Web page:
An online survey is now open at www.canada.ca/food-policy and Canadians are encouraged to share their input to help shape a food policy that will cover the entire food system, from farm to fork. Canadians can share their views on four major themes
- Increasing access to affordable food;
- Improving health and food safety;
- Conserving our soil, water, and air; and
- Growing more high-quality food.
The online consultation is the first of a number of engagement activities planned with a wide range of participants to inform the development of a food policy.
Feedback from the consultations will provide the federal government with a better understanding of Canadians’ priorities when it comes to food-related issues. The results will help inform key elements of a food policy, including a long-term vision and identifying actions to take in the near term.
The Honourable Bardish Chagger, Leader of the Government in the House of Commons and Minister of Small Business and Tourism, today announced a $1.9 million investment with the University of Waterloo to examine greenhouse gas (GHG) emissions associated with agricultural activities and the potential benefits of alternative land use practices and beneficial management practices (BMPs).
This project with the University of Waterloo is one of 20 new research projects supported by the $27 million Agricultural Greenhouse Gases Program (AGGP), a partnership with universities and conservation groups across Canada. The program supports research into greenhouse gas mitigation practices and technologies that can be adopted on the farm.
The program, called AgriSkills, can be customized and made available to various commodity and sector organizations to help their member producers train workers in an easy-to-use and effective manner that documents results.
Research is currently available to customize the AgriSkills program for broiler hens, as well as, aquaculture, beef, swine, sheep and goats, grains and oilseeds, potatoes, apples, mushrooms, sod, and apiculture industries.
Recently released CAHRC research indicates the gap between labour demand and the domestic workforce in agriculture has doubled from 30,000 to 59,000 in the past 10 years and projections indicate that by 2025, the Canadian agri-workforce could be short workers for 114,000 jobs. The industry is in need of effective mechanisms to address skills gaps, train farm employees and track training progress.
AgriSkills is a training program that meets this need. It is a program delivered through national and provincial commodity and farm organizations who want to offer their members meaningful workforce training support. It includes structured on-the-farm training courses and employee tracking tools to support effective performance for new and existing workers.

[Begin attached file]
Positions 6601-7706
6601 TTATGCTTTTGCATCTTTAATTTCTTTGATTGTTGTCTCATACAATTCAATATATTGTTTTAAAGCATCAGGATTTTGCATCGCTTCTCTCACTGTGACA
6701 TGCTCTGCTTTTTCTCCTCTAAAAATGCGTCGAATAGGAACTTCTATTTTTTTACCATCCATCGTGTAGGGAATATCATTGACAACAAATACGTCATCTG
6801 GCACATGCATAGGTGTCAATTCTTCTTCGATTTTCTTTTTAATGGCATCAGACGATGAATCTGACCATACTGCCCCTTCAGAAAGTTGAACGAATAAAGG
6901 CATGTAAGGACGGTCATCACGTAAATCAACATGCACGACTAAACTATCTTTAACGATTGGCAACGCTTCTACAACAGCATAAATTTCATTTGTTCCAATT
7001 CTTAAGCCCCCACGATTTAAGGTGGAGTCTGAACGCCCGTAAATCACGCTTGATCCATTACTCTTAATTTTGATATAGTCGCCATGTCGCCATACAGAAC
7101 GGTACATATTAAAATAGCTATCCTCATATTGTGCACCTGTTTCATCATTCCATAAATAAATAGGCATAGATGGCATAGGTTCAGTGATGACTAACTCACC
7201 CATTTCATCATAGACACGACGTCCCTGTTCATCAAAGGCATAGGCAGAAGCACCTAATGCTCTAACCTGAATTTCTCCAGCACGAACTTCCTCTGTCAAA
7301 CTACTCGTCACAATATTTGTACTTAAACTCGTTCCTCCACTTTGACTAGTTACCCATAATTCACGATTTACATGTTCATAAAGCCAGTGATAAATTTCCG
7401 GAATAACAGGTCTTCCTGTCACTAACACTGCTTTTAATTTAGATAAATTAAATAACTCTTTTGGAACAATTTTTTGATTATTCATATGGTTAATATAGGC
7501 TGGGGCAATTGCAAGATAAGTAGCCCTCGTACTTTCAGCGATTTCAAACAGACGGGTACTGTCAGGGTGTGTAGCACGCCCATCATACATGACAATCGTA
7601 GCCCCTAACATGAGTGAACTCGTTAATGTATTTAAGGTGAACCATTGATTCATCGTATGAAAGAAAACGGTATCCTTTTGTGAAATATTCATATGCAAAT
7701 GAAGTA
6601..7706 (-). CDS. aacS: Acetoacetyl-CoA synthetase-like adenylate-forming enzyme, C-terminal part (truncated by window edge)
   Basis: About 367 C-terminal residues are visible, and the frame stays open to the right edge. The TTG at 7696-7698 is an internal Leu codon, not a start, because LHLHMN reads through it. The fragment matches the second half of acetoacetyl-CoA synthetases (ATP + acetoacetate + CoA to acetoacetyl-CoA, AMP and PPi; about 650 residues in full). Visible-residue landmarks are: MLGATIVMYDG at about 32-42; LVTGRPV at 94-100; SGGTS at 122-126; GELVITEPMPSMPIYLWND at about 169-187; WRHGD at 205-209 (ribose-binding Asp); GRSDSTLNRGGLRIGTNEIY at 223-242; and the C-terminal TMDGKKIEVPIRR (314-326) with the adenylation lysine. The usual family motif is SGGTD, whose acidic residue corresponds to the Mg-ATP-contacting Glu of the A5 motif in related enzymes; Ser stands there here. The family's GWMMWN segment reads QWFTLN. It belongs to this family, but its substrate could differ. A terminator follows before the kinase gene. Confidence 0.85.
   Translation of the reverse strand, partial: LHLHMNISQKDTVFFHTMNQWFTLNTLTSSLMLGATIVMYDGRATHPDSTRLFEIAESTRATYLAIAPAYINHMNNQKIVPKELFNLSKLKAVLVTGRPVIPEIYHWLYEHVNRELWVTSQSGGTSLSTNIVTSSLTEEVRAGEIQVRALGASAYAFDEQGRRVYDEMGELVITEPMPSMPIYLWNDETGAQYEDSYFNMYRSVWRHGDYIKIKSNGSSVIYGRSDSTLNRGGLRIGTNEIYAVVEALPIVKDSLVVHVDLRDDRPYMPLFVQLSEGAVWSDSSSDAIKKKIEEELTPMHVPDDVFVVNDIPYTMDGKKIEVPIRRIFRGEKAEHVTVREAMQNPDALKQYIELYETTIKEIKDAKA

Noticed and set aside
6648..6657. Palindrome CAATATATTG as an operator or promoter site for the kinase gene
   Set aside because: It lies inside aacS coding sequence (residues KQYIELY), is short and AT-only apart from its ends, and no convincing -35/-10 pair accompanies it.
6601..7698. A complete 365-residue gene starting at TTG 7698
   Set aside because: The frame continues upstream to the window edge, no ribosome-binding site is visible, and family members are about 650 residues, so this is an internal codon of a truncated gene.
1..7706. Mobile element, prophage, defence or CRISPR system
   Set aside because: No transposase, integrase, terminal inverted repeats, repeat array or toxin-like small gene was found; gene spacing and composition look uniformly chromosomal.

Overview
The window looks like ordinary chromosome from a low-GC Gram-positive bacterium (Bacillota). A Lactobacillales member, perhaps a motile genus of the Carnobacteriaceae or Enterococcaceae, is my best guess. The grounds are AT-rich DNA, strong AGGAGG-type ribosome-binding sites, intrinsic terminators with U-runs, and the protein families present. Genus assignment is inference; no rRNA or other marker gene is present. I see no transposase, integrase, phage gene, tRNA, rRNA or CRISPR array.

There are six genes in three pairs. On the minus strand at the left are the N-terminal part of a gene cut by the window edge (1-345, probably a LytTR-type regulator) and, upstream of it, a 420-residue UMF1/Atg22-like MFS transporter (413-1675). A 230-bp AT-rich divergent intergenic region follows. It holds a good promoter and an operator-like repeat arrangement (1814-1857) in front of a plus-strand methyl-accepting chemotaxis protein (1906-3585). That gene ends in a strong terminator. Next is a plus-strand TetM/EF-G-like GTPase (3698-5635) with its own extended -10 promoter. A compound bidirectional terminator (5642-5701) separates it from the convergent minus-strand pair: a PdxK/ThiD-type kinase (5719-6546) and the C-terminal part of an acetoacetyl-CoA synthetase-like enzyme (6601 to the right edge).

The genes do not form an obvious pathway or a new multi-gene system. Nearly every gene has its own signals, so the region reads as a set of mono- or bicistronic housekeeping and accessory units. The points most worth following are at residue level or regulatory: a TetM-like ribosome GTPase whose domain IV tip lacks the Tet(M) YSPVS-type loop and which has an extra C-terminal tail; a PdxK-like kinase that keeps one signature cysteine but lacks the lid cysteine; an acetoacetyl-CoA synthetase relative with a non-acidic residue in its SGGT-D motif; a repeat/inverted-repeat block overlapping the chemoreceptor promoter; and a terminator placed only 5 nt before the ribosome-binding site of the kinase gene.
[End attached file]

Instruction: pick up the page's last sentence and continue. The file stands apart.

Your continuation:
The AgriSkills program includes training resources for both workers and their managers. On-the-job, self-guided activities help workers learn how to do their job safely and efficiently, while e-learning and online videos offer more in-depth information on the theory behind the practice. For managers, AgriSkills provides on-the-job training guides, checklists, tracking tools and other resources to help them support and manage their worker training requirements.
“The purpose of the AgriSkills program is to help producers train their workers in a consistent, efficient and effective manner, that documents all results,” explains Portia MacDonald-Dewhirst, Executive Director of CAHRC. “The system recognizes the importance of on-the-farm instruction, and gives employers an effective tool to ensure workers are taught how to perform their jobs successfully and safely.”
The core content of AgriSkills was developed with the help of experts, producers and small-business owners from a wide range of agriculture commodity groups. Their input enabled CAHRC to create a set of National Occupational Standards that reflects the work conducted on farms at various levels. By using training materials based on these standards, employers can ensure their workers have the skills they need to meet national standards of safety, competency and productivity – skills that reduce waste, minimize loss, and support business success.
AgriSkills is one of several tools that CAHRC offers to help modern farm operations manage their workforce. CAHRC also offers the Agri HR Toolkit– an online resource guide and templates to address the HR needs of any business; Agri Pathways – promoting careers in agriculture; and Agri Talent – a national database of learning opportunities in agriculture.
The AgriSkills program was funded by the Government of Canada’s Sectoral Initiatives Program. For more information on these and other CAHRC offerings visit www.cahrc-ccrha.ca.
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PIC’s fundraiser golf tournamentWed Sep 06, 2017 @ 8:00AM - 05:00PM
The West Niagara Fair and Poultry ShowThu Sep 07, 2017 @ 8:00AM - 05:00PM
Canada’s Outdoor Farm ShowTue Sep 12, 2017 @ 8:00AM - 05:00PM
Farm & Food Care Ontario's Breakfast on the FarmSat Sep 16, 2017 @ 8:00AM - 05:00PM
Canadian Centre for Food Integrity, Public Agriculture SummitMon Sep 18, 2017 @ 8:00AM - 05:00PM